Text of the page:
Quotes about Typewriting vs Handwriting

My two fingers on a typewriter have never connected with my brain. My hand on a pen does. A fountain pen, of course. Ball-point pens are only good for filling out forms on a plane. ~Graham Greene, International Herald Tribune, 1977

We are not aware that anybody ever did actually die of a misprint in a textbook; we have authentic instances of deaths due to badly-written prescriptions. Quite apart from such a tragic consideration as this, however, illegibility on the part of a doctor is apt to cause all sorts of embarrassment; and everybody’s handwriting is more or less illegible to everyone else. Anyway, handwriting is old-fogeyish and out of date in these days. The clear, neat, unmistakable print of the typewriter is the only justifiable method of the twentieth century. ~Multiplex Hammond Writing Machine ad, “Department of Progressive Advertisers,” The American Journal of Clinical Medicine, May 1918

Don’t be too harsh to these poems until they’re typed. I always think typescript lends some sort of certainty: at least, if the things are bad then, they appear to be bad with conviction. ~Dylan Thomas, letter to Vernon Watkins, March 1938

[N]ot that typewriting always insures success, but… a penscript unless it is unusually legible is foredoomed to failure. When, in this competitive age, the vast majority of writers have their stuff typewritten, it will not pay you to have your penscript stamp you as an amateur. ~Victor Lauriston, “Literature as a Business,” The Writer, June 1905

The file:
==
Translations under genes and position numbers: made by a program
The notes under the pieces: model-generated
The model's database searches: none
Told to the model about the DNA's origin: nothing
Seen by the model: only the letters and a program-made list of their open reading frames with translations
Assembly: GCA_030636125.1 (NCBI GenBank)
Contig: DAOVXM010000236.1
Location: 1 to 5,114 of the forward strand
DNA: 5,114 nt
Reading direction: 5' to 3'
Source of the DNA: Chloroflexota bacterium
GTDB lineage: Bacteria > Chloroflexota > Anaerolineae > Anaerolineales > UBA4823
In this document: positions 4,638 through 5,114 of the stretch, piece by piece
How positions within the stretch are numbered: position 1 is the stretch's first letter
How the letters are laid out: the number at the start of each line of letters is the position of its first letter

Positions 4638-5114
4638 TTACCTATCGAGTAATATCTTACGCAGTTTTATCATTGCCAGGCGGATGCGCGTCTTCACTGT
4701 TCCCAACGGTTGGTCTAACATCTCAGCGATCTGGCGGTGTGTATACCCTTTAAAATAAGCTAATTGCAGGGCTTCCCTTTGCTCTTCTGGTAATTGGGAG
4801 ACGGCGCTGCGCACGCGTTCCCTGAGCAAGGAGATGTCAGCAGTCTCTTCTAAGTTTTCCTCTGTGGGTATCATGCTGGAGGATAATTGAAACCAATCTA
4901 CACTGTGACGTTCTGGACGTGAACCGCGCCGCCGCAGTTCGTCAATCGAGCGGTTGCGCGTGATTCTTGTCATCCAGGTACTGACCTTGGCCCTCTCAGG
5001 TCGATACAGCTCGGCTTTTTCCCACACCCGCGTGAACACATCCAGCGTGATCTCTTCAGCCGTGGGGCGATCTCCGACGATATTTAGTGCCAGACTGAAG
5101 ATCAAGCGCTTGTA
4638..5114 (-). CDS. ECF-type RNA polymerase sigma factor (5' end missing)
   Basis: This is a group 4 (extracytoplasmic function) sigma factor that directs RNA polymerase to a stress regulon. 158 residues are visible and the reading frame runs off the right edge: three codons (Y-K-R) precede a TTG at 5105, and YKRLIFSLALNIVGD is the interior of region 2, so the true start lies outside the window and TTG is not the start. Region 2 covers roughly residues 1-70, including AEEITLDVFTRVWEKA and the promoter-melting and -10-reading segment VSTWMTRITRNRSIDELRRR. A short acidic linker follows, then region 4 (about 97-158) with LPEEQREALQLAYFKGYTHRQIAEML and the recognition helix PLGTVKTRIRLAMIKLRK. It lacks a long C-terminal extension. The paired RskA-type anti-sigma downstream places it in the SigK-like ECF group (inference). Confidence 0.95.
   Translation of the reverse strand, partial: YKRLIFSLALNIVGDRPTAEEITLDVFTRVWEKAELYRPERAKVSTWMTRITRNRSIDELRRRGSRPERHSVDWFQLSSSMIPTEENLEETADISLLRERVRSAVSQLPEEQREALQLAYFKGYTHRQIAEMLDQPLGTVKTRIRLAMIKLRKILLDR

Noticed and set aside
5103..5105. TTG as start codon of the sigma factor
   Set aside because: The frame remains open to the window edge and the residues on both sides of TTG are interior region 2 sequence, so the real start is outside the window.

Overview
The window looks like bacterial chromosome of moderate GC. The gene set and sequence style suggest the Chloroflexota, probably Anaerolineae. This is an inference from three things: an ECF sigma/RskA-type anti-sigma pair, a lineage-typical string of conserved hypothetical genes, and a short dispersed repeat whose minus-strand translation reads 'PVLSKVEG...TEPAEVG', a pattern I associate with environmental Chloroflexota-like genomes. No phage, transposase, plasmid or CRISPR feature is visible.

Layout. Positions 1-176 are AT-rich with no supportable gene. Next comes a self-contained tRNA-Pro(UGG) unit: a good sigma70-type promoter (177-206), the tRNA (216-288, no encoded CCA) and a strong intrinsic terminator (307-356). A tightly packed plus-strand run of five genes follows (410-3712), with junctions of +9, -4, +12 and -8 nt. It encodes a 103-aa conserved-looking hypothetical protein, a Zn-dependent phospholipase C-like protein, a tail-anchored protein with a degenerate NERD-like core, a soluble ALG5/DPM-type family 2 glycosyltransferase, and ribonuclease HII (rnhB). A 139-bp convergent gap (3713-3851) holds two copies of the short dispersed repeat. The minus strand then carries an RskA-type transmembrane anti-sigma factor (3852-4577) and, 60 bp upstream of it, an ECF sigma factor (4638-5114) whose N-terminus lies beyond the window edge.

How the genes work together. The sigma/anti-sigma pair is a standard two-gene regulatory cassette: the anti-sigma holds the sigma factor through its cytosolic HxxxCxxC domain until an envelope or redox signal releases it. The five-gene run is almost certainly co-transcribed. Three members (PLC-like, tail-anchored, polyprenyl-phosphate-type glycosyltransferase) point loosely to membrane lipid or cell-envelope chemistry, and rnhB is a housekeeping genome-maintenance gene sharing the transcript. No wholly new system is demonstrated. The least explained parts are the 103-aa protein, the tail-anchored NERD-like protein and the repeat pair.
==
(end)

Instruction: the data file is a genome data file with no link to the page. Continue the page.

First of all, your manuscript should be neatly and correctly typewritten. I don’t care how legibly you may write, you can’t compare with the printed letters of the machine. ~Leslie W. Quirk, How to Write a Short Story, 1906

The type-writer is a machine with an educational future. A dilettante may object to its introduction into the schools, but its practical success wherever it has been answers all objections…. [W]riters can do more work on the type-writer with less visual fatigue than with pen and ink. The boys and girls who learn its use in school exercises become acquainted with a labor-saving friend which will stand by them through life. ~”Editorial,” Common School Education: Devoted to the Art of Instruction, William A. Mowry, ed., January 1887

Your letter’s received—and I see you
Seem to think my pen-script is blind,
And suggest that (from trouble to free you)
I ought a typewriter to find…
~Joel Benton, “To a Bad Penman,” Home and Country Magazine, April 1894